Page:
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'My Picture Is A Sum Of Destructions', Pablo Picasso (1881-1973)

Fotini Koussiaki
RCA/V&A Conservation (with the Tate Gallery), MPhil student

'I can hardly understand the importance given
to the word
research in connection with modern painting.
In my opinion to search means nothing in painting.
To find is the thing.
Nobody is interested in following a man who, with his eyes fixed on the ground, spends his life looking for the pocketbook that fortune should put in his path. The one who finds something no matter what it might be even if his intention were not to search for it, at least arouses our curiosity, if not our admiration.'

Statement by Pablo Picasso, 19231

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Figure 1. Nude Woman with Necklace, 1968, drying oil and oil/alkyd on canvas, 1135mm x 1617mm. Tate Gallery, London (cat no. T03670) being examined with a stereo microscope © Succession Picasso/DACS 1999. Photograph by Fotini Koussiaki (click image for larger version)

During the 20th Century, an extremely complex change took place in the art of painting. Creative adventure was redefined and visual experience developed in new ways. The manufacture of synthetic materials provided artists with an enormous range from which to choose and allowed them to explore new territories technically. Different resins were tried. Three of these became the most important classes of synthetic resins that developed during the 20th century for use as binding media in paint and varnish formulations; alkyds, acrylics and polyvinyl acetates (PVAs). Along with the range of numerous types of synthetic media, a full line of modern synthetic pigments (both inorganic and, increasingly, organic) also became available to paint manufacturers.

A project to study the influence that synthetic painting materials had on the technique of Pablo Picasso is underway at the Tate Gallery. This is the subject of my MPhil research. My research strategy is to subject fourteen Picasso paintings from the Tate's Collection to a strict programme of examination and detailed analysis (Figure 1). In addition, a number of paintings from other museums and private collections are to be sampled.

As early as 1912, Picasso used materials that were commonly used for other well-defined purposes besides fine art practice, such as household or architectural use and even industrial coatings, which he used along with artists' paints. During his cubist period he solved his problem of achieving bright colour by introducing Ripolin (shiny house paint) instead of artist's oil paint. In talking about the Ripolin paints, he named them, 'le santé des couleurs, (that is why) they are the basis of good health for paints'2 .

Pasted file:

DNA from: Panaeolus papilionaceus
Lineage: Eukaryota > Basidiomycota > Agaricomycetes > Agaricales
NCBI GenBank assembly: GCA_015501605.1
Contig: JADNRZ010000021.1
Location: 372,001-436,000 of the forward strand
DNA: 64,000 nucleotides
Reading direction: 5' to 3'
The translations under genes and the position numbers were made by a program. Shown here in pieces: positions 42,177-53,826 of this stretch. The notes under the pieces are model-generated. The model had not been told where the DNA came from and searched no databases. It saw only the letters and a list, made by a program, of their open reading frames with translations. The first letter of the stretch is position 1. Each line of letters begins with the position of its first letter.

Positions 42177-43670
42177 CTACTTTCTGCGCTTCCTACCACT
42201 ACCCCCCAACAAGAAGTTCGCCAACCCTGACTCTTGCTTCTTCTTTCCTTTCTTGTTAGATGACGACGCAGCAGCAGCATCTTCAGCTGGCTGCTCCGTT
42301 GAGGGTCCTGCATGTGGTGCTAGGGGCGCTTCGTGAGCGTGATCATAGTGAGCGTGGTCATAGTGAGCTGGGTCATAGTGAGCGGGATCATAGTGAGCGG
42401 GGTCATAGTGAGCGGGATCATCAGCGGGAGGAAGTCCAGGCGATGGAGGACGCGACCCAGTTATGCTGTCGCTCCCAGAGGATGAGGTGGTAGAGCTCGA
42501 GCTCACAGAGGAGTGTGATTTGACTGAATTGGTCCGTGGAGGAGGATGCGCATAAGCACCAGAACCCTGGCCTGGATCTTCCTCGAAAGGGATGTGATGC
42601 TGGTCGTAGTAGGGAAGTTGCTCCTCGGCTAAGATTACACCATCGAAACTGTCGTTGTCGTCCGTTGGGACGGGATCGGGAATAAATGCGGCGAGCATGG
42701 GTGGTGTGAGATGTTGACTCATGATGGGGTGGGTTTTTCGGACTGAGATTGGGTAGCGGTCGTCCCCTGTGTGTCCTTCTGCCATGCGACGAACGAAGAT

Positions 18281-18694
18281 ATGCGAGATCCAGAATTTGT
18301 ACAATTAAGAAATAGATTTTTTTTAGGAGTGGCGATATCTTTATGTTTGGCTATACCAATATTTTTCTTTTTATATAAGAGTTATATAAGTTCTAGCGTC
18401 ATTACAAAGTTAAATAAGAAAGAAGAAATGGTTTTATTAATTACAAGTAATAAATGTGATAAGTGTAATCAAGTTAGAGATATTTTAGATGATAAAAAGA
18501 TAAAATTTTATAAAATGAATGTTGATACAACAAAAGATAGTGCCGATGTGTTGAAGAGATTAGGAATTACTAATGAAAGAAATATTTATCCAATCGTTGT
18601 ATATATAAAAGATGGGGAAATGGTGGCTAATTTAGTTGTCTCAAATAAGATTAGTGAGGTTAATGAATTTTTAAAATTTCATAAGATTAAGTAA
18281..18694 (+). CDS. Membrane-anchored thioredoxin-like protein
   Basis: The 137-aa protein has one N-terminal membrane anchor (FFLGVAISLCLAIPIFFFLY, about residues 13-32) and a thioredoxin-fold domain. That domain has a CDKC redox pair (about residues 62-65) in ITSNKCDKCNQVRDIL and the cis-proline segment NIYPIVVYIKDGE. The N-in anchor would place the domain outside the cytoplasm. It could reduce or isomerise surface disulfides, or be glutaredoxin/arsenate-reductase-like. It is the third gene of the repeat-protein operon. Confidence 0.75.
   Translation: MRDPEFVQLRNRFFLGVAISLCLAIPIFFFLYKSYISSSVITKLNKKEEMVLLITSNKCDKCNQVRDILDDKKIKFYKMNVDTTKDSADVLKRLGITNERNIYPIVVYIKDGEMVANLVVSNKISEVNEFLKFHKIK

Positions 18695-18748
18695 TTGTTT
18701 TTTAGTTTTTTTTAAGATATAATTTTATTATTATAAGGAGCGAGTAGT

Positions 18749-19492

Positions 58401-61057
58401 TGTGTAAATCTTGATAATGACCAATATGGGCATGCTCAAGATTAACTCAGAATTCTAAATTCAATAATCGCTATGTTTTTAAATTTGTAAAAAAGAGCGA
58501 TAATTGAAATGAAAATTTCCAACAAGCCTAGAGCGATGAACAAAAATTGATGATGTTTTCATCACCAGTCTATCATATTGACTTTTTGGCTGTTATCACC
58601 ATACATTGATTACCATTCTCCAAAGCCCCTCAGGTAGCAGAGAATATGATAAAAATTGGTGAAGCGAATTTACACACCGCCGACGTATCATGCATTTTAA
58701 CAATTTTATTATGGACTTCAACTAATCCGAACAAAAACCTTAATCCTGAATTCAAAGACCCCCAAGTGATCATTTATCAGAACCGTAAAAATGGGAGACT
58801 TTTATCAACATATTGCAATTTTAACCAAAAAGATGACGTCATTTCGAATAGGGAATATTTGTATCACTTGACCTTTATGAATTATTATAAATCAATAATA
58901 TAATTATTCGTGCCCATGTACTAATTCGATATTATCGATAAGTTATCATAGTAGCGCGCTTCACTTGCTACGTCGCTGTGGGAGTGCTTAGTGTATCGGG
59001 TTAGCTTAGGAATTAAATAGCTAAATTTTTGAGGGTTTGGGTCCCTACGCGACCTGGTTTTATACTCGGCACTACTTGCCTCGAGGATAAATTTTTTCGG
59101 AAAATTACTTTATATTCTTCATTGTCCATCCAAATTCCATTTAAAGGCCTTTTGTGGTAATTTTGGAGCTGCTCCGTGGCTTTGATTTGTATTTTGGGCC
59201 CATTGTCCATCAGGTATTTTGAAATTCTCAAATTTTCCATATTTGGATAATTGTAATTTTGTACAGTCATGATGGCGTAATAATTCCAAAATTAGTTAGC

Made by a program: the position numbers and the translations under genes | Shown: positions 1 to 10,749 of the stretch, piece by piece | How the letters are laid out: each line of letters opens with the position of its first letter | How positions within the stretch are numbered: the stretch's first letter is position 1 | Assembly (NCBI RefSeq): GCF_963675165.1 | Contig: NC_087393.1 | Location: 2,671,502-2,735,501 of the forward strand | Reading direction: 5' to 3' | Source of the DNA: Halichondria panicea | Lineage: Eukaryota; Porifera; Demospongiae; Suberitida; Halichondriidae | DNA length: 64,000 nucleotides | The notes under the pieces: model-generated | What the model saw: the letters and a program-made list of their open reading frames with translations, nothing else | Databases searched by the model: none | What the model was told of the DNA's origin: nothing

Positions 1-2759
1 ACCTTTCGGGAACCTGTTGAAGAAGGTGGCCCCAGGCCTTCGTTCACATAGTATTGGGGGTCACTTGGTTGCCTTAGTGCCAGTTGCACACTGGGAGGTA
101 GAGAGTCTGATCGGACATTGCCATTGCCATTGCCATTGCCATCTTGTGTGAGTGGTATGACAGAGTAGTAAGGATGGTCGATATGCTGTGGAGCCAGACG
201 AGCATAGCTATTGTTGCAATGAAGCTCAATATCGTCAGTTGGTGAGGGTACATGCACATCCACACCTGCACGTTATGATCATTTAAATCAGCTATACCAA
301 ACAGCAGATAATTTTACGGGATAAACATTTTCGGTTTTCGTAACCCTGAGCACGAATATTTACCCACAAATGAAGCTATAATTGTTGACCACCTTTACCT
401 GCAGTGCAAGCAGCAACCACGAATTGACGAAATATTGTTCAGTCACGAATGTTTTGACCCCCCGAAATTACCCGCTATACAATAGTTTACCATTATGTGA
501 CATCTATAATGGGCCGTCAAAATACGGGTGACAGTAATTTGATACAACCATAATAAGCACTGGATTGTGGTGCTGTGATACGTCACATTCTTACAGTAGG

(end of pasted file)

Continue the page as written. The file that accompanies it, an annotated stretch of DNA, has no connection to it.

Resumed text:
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Figure 2. Detail of wrinkling colours in Nude Woman with Necklace, Tate Gallery London. © Succession Picasso/DACS 1999. Photograph by Fotini Koussiaki (click image for larger version)

The use of Ripolin was an assault on the integrity of the painter's traditional medium. Picasso also influenced many other painters in the use of modern materials. Picasso's techniques and working methods, his justification for his choice of materials and the results of his choices on the appearance of the paintings are the primary subjects discussed. I hope, through the technical analysis of a number of paintings, to be able to indicate the periods that mark transitions for Picasso in which he adopted new materials in his creative expression.

During the 1940s, Picasso's photographer and friend Brassaï, gathered a rich source of information from his notes of visits to Picasso. This is how he described Picasso's order for colours:

'Then the man in the blue suit reaches into his pocket and takes out a large sheet of paper, which he carefully unfolds and hands to me. It is covered with Picasso's handwriting-less spasmodic, more studied than usual. At first sight, it resembles a poem. Twenty or so verses are assembled in a column, surrounded by broad white margins. Each verse is prolonged with a dash, occasionally a very long one. But it is not a poem: it is Picasso's most recent order for colours: